We all know Howard Mills was a former NYSID Superintendent. Many of us also know he was a New York legislator. Some even know that his long-time political role model is Teddy Roosevelt. Very few, however, are aware of how closely linked our former superintendent is to the legendary Woodstock Music and Art Fair.
Although many still believe that the 1969 festival was actually held in Woodstock, that’s not the case. Early on, Woodstock organizer Michael Lang dismissed the rustic, unconventional town as a possible site. He felt it too small to fit his grand vision of the gathering. He insisted, however, on keeping the name Woodstock because he felt it conjured up earthy, mystical images. The gig has “gotta be called Woodstock,” said Lang, “no matter where it goes down."
In searching for a suitable location, Lang’s staff came across a piece of property owned by Howard Mills’ father (also named Howard) located in the Town of Wallkill. Although the Town of Wallkill may have lacked a mystical name, the Mills property seemed ideal.
In “Barefoot in Babylon,” a behind-the-scenes account of the origins of the historic festival, author Bob Spitz notes that organizers initially minimized the potential impact of the event when they presented Mills with their proposal to lease his property. According to Spitz, the organizers told Mills the festival “would encompass some music, probably small concerts, featuring a few of the area’s finer musicians.”
Mills was intrigued by the idea and, after receiving approvals from the Town of Wallkill’s Zoning Board of Appeals, signed a contract to lease the site to the festival organizers.
When word got out in the community about the festival, resistance began to simmer. When working through appropriate channels didn’t seem to achieve the desired results for the opposition, threatening calls were made to festival organizers. Lang and his associates, however, were confident that the festival would go on as planned. After all, they had a contract and the appropriate approvals were in place.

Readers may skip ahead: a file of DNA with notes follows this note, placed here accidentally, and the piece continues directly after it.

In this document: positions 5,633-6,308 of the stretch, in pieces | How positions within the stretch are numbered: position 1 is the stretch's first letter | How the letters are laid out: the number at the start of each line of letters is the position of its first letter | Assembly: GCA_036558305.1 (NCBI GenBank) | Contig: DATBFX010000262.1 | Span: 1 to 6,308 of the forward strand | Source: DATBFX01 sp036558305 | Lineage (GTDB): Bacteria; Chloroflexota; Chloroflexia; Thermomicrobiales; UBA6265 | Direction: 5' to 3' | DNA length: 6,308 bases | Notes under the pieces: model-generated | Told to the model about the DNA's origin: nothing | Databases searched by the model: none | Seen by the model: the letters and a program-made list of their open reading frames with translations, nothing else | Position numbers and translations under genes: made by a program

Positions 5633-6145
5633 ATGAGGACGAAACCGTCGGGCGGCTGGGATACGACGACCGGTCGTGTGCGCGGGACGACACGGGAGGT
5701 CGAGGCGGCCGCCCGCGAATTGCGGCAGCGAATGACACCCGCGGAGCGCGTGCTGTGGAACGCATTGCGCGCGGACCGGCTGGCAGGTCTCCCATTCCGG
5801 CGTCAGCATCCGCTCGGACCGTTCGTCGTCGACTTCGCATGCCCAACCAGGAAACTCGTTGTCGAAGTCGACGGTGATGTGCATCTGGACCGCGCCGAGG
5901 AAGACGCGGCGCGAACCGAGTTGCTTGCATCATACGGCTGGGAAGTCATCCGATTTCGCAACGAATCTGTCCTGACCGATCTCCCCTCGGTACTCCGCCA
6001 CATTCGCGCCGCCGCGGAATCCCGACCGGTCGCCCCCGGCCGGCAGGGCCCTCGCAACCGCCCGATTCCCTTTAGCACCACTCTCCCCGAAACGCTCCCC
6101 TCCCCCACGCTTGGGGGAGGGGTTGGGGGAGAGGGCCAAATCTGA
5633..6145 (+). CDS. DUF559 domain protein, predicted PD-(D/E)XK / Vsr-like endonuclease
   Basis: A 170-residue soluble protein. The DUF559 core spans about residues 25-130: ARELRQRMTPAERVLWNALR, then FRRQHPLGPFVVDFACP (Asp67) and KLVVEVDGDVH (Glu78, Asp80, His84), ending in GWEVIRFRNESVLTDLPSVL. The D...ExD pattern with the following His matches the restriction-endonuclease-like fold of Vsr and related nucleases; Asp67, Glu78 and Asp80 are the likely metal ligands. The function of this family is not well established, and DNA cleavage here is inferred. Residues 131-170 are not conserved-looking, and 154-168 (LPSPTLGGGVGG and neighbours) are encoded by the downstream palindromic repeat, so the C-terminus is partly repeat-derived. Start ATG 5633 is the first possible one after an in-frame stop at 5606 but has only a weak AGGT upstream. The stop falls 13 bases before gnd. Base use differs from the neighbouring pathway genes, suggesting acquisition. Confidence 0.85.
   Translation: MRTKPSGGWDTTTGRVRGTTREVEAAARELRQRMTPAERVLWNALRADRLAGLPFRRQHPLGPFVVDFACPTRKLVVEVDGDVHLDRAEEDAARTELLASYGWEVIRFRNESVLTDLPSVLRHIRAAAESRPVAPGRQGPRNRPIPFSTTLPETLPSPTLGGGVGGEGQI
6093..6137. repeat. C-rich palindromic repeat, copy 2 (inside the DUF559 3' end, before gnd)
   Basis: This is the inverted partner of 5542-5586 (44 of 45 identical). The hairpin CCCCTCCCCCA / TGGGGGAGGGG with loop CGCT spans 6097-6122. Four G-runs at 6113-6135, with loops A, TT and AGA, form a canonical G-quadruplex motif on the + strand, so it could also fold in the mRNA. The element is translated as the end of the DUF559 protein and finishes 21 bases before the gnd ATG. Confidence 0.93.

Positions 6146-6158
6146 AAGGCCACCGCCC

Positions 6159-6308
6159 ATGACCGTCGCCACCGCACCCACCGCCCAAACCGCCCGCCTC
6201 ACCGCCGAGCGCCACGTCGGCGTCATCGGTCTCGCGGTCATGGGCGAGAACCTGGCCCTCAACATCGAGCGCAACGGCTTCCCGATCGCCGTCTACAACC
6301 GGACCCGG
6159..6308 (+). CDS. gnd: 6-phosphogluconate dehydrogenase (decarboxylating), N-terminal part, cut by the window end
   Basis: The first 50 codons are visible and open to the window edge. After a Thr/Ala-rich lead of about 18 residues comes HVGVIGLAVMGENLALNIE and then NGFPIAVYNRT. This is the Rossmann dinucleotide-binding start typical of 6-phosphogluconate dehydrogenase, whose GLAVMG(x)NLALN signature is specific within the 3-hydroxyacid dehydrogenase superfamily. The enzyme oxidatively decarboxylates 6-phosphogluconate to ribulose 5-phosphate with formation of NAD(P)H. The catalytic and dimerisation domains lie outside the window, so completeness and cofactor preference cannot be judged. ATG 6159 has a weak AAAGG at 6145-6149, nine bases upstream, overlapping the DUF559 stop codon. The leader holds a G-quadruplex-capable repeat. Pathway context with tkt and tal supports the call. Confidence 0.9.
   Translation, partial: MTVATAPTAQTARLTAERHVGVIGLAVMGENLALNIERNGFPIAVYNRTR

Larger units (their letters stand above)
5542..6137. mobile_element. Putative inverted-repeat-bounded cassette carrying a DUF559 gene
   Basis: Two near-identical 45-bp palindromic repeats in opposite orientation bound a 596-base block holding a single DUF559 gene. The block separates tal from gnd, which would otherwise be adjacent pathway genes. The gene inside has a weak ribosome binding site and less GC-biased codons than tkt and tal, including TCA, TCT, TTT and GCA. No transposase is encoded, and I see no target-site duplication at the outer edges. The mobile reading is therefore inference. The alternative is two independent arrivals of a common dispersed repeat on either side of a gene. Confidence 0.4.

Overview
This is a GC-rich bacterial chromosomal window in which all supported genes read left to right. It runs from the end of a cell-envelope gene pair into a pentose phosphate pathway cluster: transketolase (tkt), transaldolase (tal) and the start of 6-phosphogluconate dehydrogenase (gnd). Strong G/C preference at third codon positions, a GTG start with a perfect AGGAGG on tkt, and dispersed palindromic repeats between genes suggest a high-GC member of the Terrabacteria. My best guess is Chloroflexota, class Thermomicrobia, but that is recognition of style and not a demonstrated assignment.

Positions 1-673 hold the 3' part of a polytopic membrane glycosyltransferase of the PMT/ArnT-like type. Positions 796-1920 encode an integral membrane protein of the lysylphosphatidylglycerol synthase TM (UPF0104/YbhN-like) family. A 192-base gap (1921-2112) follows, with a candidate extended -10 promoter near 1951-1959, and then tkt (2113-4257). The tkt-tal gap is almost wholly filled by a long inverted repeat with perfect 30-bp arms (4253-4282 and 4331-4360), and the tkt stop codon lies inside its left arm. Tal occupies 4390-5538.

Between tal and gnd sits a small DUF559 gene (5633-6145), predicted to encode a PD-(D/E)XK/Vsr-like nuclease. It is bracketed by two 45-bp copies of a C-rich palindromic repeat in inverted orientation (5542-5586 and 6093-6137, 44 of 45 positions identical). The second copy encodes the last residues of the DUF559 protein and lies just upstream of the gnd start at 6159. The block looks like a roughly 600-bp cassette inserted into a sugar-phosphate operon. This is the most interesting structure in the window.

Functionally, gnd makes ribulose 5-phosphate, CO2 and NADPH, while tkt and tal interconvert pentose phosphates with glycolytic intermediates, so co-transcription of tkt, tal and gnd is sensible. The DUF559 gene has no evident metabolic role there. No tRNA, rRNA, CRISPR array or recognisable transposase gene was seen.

Tractors began clearing the area. Dead trees were in place to use for constructing the stage. Access roads were being built. But the threatening phone calls had now intensified. Howard’s Mom and Dad were now getting phone calls; one caller claimed he would burn down Mills’ home if he didn’t stop the festival.
At one point, Howard’s Dad suggested his wife and children leave the area for the remainder of the summer, but Howard’s Mom quickly ruled out that option. The pressure was also intense on Wallkill’s town officials. Then, on July 15, only 31 days before the festival was scheduled to start, the Town of Wallkill Zoning Board of Appeals issued an injunction, ruling that all construction must stop at the site.
Organizers didn’t have time to fight the move. They were forced to pull up stakes and look elsewhere. Enter Max Yasgur and his farm in Bethel, New York. The rest is history.
Since it was too late to remove the Wallkill site from much of the Woodstock promotional material, the town’s name was prominently displayed on publicity posters and brochures from that era, which just adds to the confusion. Woodstock was not held in Woodstock, was advertised as taking place in Wallkill, but actually occurred in Bethel. Many of those posters and brochures are considered collectors items today.
Howard and his family will always be tangentially linked to the Woodstock festival. But who knows? Had the festival actually gone down on Mills’ property, the lyrics to Joni Mitchell’s “Woodstock” may have been somewhat different:
I came upon a child of God
He was walking along the road
And I asked him where are you going
This is what he told me
I'm going on down to Howie's farm
I'm going to join in a rock 'n' roll band
I'm going to camp out on the land
I'm going to try an' get my soul free...
You can learn more about the role of Howard’s family in Woodstock from “Barefoot in Babylon” or by visiting the Woodstock Museum in Saugerties, New York.